- Code DEMO2004
- Unit Value 6 units
- Offered by School of Demography
- ANU College ANU College of Arts and Social Sciences
- Course subject Demography
- Areas of interest Anthropology, Gender Studies, Indigenous Australian Studies, Public Health
- Academic career UGRD
- Mode of delivery In Person
This course is designed to introduce students to the social and socio-structural factors influencing the health of individuals and populations. The first portion of the course will centre on how to measure and interpret common metrics of health, such as measures of morbidity, illness, disability, and life expectancy. Subsequently, we will explore human health from a historical perspective, learning about the primary factors that have driven massive health improvements over the past century. Emphasis will be placed on the similarities, and differences, in these health transitions across high-, middle-, and low-income contexts. We will then explore the social and structural factors underlying health disparities both across populations and between individuals, including the roles of gender, wealth, educational attainment, occupation, ethnicity, and immigrant status. We will discuss emerging trends that threaten these continued improvements—obesity, cardiovascular disease, smoking, drug overdose, and dementia. In these discussions, we will focus on the role of social relationships in affecting health, and the ways that inequality, social stigma, and biases can perpetuate detrimental health behaviours.
Upon successful completion, students will have the knowledge and skills to:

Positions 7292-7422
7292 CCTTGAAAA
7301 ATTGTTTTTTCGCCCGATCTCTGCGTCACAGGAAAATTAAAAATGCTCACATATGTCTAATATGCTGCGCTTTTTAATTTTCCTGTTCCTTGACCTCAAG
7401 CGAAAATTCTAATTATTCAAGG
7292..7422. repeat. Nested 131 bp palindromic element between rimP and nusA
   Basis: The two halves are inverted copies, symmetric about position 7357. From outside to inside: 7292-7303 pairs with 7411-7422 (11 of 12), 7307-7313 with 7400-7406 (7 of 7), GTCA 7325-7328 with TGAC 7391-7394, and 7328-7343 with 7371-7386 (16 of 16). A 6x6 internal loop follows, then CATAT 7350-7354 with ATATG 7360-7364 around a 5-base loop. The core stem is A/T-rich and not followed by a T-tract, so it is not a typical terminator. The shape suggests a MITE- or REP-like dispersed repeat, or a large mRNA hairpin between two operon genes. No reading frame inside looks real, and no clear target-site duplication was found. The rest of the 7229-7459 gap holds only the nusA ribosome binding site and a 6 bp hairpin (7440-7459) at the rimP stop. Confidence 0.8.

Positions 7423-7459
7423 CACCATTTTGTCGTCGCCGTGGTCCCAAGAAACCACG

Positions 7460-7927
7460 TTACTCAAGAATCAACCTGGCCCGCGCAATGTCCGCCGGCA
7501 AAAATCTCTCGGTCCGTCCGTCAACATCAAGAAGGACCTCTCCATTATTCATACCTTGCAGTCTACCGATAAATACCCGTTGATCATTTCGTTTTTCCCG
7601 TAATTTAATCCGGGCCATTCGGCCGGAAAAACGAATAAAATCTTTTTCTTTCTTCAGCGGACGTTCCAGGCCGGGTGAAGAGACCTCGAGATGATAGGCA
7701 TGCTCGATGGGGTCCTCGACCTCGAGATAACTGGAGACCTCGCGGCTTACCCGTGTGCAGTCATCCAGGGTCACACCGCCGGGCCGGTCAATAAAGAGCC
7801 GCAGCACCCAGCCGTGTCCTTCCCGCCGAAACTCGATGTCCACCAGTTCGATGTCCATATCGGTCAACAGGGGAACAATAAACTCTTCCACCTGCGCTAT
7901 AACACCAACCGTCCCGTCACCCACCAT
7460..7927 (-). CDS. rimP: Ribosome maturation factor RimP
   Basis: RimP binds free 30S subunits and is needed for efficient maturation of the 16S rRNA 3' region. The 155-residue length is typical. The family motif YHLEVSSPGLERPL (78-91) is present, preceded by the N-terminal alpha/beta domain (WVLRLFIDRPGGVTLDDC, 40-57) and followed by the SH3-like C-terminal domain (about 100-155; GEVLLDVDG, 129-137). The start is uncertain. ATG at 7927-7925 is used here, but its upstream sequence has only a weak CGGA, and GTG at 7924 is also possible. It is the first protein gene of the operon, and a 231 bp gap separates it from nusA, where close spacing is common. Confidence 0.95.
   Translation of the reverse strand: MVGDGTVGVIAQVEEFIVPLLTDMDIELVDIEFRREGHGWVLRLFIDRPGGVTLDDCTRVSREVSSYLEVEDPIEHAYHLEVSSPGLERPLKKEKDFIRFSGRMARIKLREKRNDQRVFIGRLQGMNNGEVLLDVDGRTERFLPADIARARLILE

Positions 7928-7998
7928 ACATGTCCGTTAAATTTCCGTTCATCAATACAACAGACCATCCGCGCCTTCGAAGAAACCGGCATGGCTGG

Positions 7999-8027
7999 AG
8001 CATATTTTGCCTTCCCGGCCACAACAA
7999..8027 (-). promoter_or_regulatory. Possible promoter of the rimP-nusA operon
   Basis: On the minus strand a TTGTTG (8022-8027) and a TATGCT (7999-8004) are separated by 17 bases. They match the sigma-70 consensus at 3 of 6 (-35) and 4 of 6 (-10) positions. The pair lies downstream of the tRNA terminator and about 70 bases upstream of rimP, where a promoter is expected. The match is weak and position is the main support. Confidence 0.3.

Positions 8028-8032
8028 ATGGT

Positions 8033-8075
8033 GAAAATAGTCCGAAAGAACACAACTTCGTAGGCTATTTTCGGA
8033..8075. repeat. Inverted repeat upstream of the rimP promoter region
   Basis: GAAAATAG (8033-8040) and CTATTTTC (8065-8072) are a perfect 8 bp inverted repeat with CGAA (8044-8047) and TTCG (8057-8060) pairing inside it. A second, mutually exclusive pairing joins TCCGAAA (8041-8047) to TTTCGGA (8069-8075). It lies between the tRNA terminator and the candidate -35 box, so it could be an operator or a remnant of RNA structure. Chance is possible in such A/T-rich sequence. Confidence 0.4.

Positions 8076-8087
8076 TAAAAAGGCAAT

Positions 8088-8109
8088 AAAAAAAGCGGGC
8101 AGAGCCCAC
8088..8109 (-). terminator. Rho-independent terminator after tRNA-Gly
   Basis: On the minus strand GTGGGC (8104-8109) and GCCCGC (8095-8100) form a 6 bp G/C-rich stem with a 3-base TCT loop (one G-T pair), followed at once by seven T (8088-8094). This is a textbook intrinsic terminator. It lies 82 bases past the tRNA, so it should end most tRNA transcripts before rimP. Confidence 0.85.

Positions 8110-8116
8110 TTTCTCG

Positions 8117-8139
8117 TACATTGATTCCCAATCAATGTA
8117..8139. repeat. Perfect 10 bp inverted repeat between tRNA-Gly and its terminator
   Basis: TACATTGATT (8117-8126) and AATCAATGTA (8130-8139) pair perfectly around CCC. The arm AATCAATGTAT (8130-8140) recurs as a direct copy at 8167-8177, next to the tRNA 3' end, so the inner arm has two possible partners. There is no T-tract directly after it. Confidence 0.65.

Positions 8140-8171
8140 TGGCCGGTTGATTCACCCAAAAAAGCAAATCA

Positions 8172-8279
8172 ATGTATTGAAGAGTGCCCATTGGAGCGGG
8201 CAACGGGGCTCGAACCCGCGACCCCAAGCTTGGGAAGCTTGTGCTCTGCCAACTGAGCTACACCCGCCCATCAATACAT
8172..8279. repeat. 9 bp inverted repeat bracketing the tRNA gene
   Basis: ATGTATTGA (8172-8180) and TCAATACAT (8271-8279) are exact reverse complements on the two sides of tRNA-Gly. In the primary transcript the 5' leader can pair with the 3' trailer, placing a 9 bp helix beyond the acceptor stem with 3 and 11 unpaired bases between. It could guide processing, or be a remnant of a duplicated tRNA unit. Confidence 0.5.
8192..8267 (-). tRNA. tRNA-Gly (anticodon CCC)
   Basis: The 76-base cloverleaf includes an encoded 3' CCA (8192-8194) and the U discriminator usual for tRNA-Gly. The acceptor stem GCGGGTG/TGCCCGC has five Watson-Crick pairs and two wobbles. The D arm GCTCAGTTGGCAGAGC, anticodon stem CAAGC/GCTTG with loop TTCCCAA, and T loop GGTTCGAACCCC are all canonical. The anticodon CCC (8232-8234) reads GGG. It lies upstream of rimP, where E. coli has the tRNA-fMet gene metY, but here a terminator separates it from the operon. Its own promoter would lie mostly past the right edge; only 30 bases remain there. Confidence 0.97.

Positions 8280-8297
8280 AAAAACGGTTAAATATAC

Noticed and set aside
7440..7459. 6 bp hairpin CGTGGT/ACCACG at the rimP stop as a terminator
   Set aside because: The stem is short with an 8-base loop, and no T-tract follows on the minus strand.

- calculate and explain population health measures to describe infant and child health, adult health, disability, and mortality;
- generate and understand quantitative findings through figures, graphs, and tables;
- identify the primary determinants of population health in both high and low-income contexts;
- understand the role of quantitative and qualitative research methods for exploring disparities in health; and
- characterise the current barriers to improved population health faced by high and low income contexts.
- Quizzes x 10 (2% each) (20) [LO 1,2,3]
- Critical analysis papers x 2 (~750 words, 15% each) (30) [LO 1,2,3,4,5]
- Op-ed data assignment (10) [LO 1,2,3,4,5]
- Final op-ed (~800 words) (20) [LO 1,2,3,4,5]
- Final op-ed presentation (10) [LO 2,3,5]
- Participation in tutorial sessions (10) [LO 3,4,5]
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130 hours of total student learning time made up from:
a) 36 hours of contact over 12 weeks: 12 hours of tutorials, and 24 hours of online content such as recorded lectures, videos, podcasts, and other online materials;
b) 94 hours of independent student research, reading and writing
Requisite and Incompatibility
Mel Bartley. Health Inequality: An Introduction to Concepts, Theories and Methods, 2nd Edition. ISBN: 978-0-745-69110-7
A number of required readings will come from this text, which is available as an e-book. Ideally, the library would purchase a multiple user license for this e-book.
Tuition fees are for the academic year indicated at the top of the page.
Commonwealth Support (CSP) Students
If you have been offered a Commonwealth supported place, your fees are set by the Australian Government for each course. At ANU 1 EFTSL is 48 units (normally 8 x 6-unit courses). More information about your student contribution amount for each course at Fees.
- Student Contribution Band:
- Unit value:
- 6 units
If you are a domestic graduate coursework student with a Domestic Tuition Fee (DTF) place or international student you will be required to pay course tuition fees (see below). Course tuition fees are indexed annually. Further information for domestic and international students about tuition and other fees can be found at Fees.
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